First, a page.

There were a few hitches along the way, however: chief among them the double-cross Muse pulled after Phillips negotiated something of a truce. Although Muse had agreed to leave the Alabama if Phillips and his crew allowed it, the Somali went back on his word at the last moment, and took Phillips along as a hostage. This left Phillips all alone with the four pirates in the Alabama’s motorized life raft, which meant an elite U.S. military operation at sea was called for. The bread and butter of the SEAL community, a squad was dispatched to handle the situation’s finer points, which is exactly what they did. At the crucial moment, three SEAL snipers took three independent shots from the tail of a U.S. Navy Destroyer, and all three rounds found a home. The precision and skill required to pull off so demanding a shot spoke volumes about the deadly and reliable nature of the SEALS, and saved the life of the film’s hero. For this, the three sniper SEALS got a nod at #9.

8. Colin Farrell from S.W.A.T. (2003)

Oh, what a gloriously absurd and mantastic movie this was! S.W.A.T. began with a bank robbery, and the disgrace that fell upon two L.A.P.D. S.W.A.T. team members following their somewhat-botched rescue attempt. Although Officer Brian Gamble (Jeremy Renner) stood by his actions, his partner, Jim Street (Colin Farrell), was repentant. Consequently, while Gamble found himself drummed out the force, after a few months Street had worked his way back up to a point where he could try out for another S.W.A.T. team, an opportunity he didn’t squander. S.W.A.T. proceeded down this narrative path for a while, and tracked Street’s efforts to join and later bind together a new special weapons and tactics squad, all while the movie laid the groundwork for its B-plot about a renegade French drug-lord/terrorist on a social visit to L.A.

Jim Street always remained front-and-center, however, as the movie set him up as a resilient bad-ass with a shadowy Navy SEAL background. A scene early on that featured the cops dicking around on a firing range established Street as a magnificent marksman, and the guy’s tactical ingenuity was put on display a number of times (the jumbo jet test and the Polish hostage situation, for example). Street was fearless, cunning, totally capable in all things, yet honorable and honest. And while he shied away from talking about his previous work with the SEALS, S.W.A.T. established beyond any reasonable doubt that the man had indeed served with that elite unit. So, for representing the best ideals of a SEAL in a civilian setting, Farrell slid in at #8, just behind this next operator, who actually got some screen-time as an active member of the Navy’s most elite unit …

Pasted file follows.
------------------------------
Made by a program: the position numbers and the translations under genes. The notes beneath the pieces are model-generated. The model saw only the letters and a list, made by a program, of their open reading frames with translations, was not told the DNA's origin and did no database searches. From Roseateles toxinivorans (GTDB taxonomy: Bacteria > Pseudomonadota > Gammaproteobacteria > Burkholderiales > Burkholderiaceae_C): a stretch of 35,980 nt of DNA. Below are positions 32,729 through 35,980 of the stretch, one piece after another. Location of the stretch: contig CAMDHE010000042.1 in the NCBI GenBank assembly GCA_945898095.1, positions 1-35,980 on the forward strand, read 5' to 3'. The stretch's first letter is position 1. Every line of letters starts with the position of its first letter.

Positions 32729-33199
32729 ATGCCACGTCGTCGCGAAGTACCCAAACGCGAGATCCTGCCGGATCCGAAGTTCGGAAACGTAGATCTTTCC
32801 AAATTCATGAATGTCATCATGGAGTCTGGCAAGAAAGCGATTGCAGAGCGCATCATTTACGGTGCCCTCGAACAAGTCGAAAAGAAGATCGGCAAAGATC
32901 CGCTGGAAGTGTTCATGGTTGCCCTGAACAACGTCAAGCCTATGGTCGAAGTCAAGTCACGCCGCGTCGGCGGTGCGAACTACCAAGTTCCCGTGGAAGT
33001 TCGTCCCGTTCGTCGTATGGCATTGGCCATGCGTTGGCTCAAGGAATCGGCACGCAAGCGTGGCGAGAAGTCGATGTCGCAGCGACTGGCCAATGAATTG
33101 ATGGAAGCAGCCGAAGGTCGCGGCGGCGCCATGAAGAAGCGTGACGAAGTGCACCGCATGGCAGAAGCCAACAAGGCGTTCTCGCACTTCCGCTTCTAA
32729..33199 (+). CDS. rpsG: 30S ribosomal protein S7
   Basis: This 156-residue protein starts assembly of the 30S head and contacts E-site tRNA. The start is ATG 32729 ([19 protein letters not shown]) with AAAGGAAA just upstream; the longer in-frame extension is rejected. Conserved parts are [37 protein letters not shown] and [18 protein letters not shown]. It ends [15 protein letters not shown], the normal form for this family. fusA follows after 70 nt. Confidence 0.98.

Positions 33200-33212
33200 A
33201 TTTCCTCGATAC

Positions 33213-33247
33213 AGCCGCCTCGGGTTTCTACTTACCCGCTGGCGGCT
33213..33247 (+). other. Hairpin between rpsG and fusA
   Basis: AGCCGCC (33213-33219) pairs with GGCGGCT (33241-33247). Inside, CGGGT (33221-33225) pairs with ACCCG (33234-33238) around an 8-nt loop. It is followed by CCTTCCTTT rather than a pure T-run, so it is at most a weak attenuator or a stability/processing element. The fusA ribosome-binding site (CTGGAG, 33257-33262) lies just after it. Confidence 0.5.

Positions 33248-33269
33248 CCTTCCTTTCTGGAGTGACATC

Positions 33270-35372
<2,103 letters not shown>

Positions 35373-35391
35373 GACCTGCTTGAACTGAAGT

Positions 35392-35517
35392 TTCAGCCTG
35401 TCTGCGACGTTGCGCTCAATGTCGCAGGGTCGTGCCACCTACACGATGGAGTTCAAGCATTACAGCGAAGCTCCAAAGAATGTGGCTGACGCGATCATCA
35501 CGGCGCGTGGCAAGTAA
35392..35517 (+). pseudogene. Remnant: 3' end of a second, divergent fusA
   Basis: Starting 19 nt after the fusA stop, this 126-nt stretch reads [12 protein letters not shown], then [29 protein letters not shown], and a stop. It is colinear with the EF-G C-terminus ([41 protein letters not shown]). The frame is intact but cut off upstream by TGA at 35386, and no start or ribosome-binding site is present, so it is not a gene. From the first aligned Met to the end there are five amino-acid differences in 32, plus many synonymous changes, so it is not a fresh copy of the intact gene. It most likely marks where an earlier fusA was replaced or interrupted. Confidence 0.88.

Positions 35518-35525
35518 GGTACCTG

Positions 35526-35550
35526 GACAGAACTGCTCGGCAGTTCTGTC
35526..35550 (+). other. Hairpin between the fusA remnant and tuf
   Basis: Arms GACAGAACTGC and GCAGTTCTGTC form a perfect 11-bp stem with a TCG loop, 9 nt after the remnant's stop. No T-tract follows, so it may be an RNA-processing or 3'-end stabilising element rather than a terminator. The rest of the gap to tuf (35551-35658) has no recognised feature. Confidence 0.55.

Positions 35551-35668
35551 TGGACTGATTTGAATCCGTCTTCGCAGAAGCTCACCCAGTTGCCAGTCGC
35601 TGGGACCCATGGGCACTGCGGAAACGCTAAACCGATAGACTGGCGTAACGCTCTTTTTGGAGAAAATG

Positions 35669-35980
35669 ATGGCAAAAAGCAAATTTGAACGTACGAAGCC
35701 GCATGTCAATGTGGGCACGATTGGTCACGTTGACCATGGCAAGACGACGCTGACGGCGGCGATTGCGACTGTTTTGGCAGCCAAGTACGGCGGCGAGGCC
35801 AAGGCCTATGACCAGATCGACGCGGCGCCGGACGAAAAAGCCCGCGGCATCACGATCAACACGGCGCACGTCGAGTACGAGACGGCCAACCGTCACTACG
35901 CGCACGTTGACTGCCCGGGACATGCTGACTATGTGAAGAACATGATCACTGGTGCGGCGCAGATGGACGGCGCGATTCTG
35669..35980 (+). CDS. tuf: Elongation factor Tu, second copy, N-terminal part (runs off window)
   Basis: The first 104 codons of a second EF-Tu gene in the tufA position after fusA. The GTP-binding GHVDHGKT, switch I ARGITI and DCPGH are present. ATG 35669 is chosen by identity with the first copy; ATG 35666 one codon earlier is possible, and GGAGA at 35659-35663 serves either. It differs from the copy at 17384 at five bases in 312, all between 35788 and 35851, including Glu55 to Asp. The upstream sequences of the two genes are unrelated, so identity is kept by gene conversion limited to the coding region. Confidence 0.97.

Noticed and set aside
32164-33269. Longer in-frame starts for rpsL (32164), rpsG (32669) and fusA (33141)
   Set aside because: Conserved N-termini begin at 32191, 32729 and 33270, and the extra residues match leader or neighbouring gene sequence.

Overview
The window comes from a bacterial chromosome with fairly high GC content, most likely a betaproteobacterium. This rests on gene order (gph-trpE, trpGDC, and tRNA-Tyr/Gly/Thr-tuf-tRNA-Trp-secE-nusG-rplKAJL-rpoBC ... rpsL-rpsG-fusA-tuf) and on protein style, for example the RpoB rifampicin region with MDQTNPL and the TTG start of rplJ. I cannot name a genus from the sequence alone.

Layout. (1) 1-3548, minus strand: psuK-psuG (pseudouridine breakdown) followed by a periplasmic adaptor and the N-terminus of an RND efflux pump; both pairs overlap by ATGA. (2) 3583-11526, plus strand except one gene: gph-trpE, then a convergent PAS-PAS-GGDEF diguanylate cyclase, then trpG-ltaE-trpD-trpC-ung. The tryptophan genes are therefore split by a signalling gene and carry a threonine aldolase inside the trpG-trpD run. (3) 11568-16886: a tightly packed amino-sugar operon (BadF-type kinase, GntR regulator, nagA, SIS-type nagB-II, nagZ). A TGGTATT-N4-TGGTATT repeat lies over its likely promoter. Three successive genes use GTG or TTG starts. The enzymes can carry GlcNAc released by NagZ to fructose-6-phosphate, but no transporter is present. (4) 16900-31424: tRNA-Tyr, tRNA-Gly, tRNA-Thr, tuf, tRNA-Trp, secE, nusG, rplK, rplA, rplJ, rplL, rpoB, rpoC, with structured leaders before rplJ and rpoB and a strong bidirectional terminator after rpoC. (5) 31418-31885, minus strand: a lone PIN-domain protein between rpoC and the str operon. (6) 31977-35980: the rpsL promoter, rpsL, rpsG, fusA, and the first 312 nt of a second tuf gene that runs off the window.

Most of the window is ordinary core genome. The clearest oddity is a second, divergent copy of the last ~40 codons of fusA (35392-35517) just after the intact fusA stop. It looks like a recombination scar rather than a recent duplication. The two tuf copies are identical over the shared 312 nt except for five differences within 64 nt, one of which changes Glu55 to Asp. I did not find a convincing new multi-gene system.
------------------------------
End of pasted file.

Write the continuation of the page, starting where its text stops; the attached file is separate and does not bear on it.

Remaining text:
7.) Demi Moore from G.I. Jane (1997)

Oh, come on: it wasn’t that bad. Sure, you might shit-talk G.I. Jane when all your friends are around, tossing around some late-1990s movie shop-talk, yet when TBS shows it on lazy Sunday afternoons, it’s a tough one to pass up. For starters, it was one of the only films that gave audiences an extended look at the notoriously brutal SEAL training, for it followed a fictional woman’s attempt to become the first ever female Navy SEAL. This meant that viewers got a taste of the exhaustive day-and-night training sessions that have driven a vast majority of real-life SEAL candidates out of the program. The female Naval officer, Lt. Jordan O’Neil (Demi Moore), who signed up for the SEAL program suffered alongside the other prospective candidates, yet chaffed under the affirmative action-bias of her training. While her C/O, Command Master Chief Urgayle (Viggo Mortensen), was plenty tough on her, certain accommodations were made so as to make her training easier (presumably because she was a woman, and needed the help to balance things out).

Lt. O’Neil wanted to earn her way into the SEALS without any special considerations, both for her own sake, but also because she felt that she’d never be fully accepted into the Special Forces community if people thought she had used training wheels to get there. To this end, O’Neil saw to it that all special considerations for her training were eliminated, and she eventually passed the course and earned the respect of her fellow SEALS. This she did via her tough-as-nails demeanor, salty attitude, and courage under fire (she saved Urgayle from some Libyan baddies near the end). G.I. Jane may have been a bit over-the-top in terms of in-your-face dialogue, hammy acting, and pretentious intent, yet as a character, Lt. O’Neil demonstrated the tough resilience and master-of-all-things-warfare SEAL character audiences have come to expect from these movie cut-outs. For something a bit more traditional and classic in this regard, we ought to take a moment to talk about …